This is NOT a sponsored post. No, really, it isn’t.
(Photo credit: http://frontpage.my/)
It comes on every Sunday at 9.45pm, with the first episode having premiered last Sunday (Sept 7).
So what’s it about? Well, it’s about this fictional English-language newspaper called “The Voice” and the stuff that goes on with the journos who work there.
It stars Bernie Chan (yeah, she who will be racing with her brother in the upcoming The Amazing Race Asia 3) as the newsdesk editor, and Tony Eusoff, Jehan Miskin, Cheryl Samad (my favourite local actress at the mo’, cos she can’t do no wrong ;-)), Nell Ng, Nurakhtar Md. Amin as journalists.
The show is co-produced by The Star, and the shots of the newsroom were all (or mostly, I’m not quite sure) shot in The Star’s newsroom at their HQ in PJ.
Also, it is said that the episodes were all based on real-life stories that were reported in the press. I can’t be sure of how true that is in relation to the first episode, which has something to do with an armed robbery planned by a group called the Kapak Gang, cos after all, we’ve had a lot of armed gangs terrorising us over the years. (In fact, while watching it, I was frequently reminded of various films by John Woo and even Quentin Tarantino’s Reservoir Dogs.)
But the synopsis of the second episode, to be aired this coming Sunday (Sept 14), should give a clue as to the real-life event that inspired it:
A witch doctor, Maya Saari and her son killed a high profile businessman, and were sentenced to death. Before she is hanged, Maya asks to see Jack to reveal a secret – her list of clients, with photographs as irrefutable proof. It is well known that Maya’s former clientele has been the who’s who of Malaysian society. Each of them has plenty to lose should Maya decide to reveal their black magic practises. Jack finds his life in danger when “someone” goes to all lengths to keep Maya’s list a secret.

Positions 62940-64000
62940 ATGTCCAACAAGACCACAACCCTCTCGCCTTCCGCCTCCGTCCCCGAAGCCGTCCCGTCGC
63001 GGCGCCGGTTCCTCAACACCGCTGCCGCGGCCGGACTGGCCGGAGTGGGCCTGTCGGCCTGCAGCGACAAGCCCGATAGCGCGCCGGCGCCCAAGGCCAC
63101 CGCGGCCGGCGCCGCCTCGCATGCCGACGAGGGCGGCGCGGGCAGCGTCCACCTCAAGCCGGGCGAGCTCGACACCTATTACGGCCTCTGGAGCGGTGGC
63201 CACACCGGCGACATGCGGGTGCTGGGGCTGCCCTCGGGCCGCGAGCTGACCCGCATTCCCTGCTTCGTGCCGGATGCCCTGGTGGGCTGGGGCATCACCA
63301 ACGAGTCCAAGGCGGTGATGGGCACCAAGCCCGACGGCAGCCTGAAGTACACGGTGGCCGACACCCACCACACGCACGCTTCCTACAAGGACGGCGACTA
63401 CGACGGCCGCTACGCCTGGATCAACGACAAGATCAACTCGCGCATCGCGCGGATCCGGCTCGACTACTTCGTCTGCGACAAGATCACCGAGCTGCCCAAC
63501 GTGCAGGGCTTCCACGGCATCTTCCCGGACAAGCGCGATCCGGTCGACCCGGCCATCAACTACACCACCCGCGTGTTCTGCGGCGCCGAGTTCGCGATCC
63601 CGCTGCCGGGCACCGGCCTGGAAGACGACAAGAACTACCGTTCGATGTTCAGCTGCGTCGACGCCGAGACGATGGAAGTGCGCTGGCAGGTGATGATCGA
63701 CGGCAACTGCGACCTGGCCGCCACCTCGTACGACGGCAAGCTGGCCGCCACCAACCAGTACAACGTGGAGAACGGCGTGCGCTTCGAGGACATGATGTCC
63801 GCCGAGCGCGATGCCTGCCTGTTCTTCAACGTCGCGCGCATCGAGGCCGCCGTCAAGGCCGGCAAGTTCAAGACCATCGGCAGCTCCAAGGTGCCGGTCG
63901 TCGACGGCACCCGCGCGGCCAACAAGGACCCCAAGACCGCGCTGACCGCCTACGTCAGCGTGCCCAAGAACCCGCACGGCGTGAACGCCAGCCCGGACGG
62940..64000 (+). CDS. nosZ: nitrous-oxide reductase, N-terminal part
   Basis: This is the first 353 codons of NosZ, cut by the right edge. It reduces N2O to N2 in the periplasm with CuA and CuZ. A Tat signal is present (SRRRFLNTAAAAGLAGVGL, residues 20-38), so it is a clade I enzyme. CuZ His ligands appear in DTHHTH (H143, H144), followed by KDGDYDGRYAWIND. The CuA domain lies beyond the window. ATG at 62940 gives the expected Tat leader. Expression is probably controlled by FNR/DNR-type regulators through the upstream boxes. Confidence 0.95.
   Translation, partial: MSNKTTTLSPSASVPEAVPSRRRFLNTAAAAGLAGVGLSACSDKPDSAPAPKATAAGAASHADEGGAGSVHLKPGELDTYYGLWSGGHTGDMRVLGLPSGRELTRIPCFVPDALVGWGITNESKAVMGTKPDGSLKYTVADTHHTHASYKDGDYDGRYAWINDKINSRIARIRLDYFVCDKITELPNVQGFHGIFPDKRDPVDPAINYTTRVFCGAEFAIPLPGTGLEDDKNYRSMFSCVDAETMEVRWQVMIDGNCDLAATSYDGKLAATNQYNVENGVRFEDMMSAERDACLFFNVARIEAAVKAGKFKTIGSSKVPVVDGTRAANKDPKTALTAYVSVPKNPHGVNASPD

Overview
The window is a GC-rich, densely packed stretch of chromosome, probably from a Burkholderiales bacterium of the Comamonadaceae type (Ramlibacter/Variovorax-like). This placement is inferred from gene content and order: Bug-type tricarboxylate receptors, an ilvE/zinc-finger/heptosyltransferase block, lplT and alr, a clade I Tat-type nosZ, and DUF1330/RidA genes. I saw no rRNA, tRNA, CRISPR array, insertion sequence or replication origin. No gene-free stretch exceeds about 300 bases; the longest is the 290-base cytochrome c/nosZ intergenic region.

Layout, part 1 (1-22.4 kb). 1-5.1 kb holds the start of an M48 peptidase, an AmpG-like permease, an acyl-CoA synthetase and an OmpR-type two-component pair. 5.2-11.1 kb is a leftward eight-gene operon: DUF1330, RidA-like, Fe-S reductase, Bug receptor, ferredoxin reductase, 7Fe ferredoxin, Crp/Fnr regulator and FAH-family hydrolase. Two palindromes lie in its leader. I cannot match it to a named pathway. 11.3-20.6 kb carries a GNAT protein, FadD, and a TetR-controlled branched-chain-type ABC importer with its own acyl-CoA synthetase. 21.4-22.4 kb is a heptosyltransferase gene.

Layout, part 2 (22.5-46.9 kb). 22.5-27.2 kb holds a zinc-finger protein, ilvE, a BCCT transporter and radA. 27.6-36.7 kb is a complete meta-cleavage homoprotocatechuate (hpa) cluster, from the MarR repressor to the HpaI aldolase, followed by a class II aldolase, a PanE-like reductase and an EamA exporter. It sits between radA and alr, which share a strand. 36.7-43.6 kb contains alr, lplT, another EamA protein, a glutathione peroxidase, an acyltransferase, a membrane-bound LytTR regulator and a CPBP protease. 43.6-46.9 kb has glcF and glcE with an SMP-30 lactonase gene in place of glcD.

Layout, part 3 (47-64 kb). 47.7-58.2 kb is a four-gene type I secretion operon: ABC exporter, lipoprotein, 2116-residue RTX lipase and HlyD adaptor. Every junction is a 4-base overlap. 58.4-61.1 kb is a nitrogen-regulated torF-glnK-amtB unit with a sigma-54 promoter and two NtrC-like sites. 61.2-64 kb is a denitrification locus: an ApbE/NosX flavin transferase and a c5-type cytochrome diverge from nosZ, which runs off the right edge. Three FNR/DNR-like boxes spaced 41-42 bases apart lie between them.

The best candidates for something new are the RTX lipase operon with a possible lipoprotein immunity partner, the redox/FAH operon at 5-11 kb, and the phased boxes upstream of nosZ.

Personally, I found the first episode to be rather decent, which given the quality of most of the locally-made English-language shows on TV, is a pretty good compliment. I’m not saying there aren’t good locally-made English-language shows on TV, it’s just that there ain’t a lot of them.
Oh, and when I say “English-language”, I mean that the core language is English, but as befitting a show set in our good old “muhibbah-land”, you also get a whole lot of other languages thrown in as well.
I’ll certainly be watching the second episode, just to see how they deal with the sensitive issue of the bomoh-gone-bad.
If you’ve missed the first episode of FRONTPAGE, fret not, since you can always watch it on ntv7’s Catch Up TV feature.
Personally, I kinda think this web approach to the show is a little Web 1.0, you know what I mean? The PR people should introduce more interactive elements to hook the viewers/fans into a more immersive experience (oops, buzzword alert!). A couple of ideas from the top of my head:
- Facebook – Groups or fan pages could be a good start, to give the fans a place to group together and discuss the show
- Blogs – the cast and director could blog about their experiences about particular episodes, and how they approached a scene or stuff like that. Of course, this would be contingent on the cast being available for such an endeavour.
Well, we’ll see – maybe they’ll read this blog and start thinking about it. 😉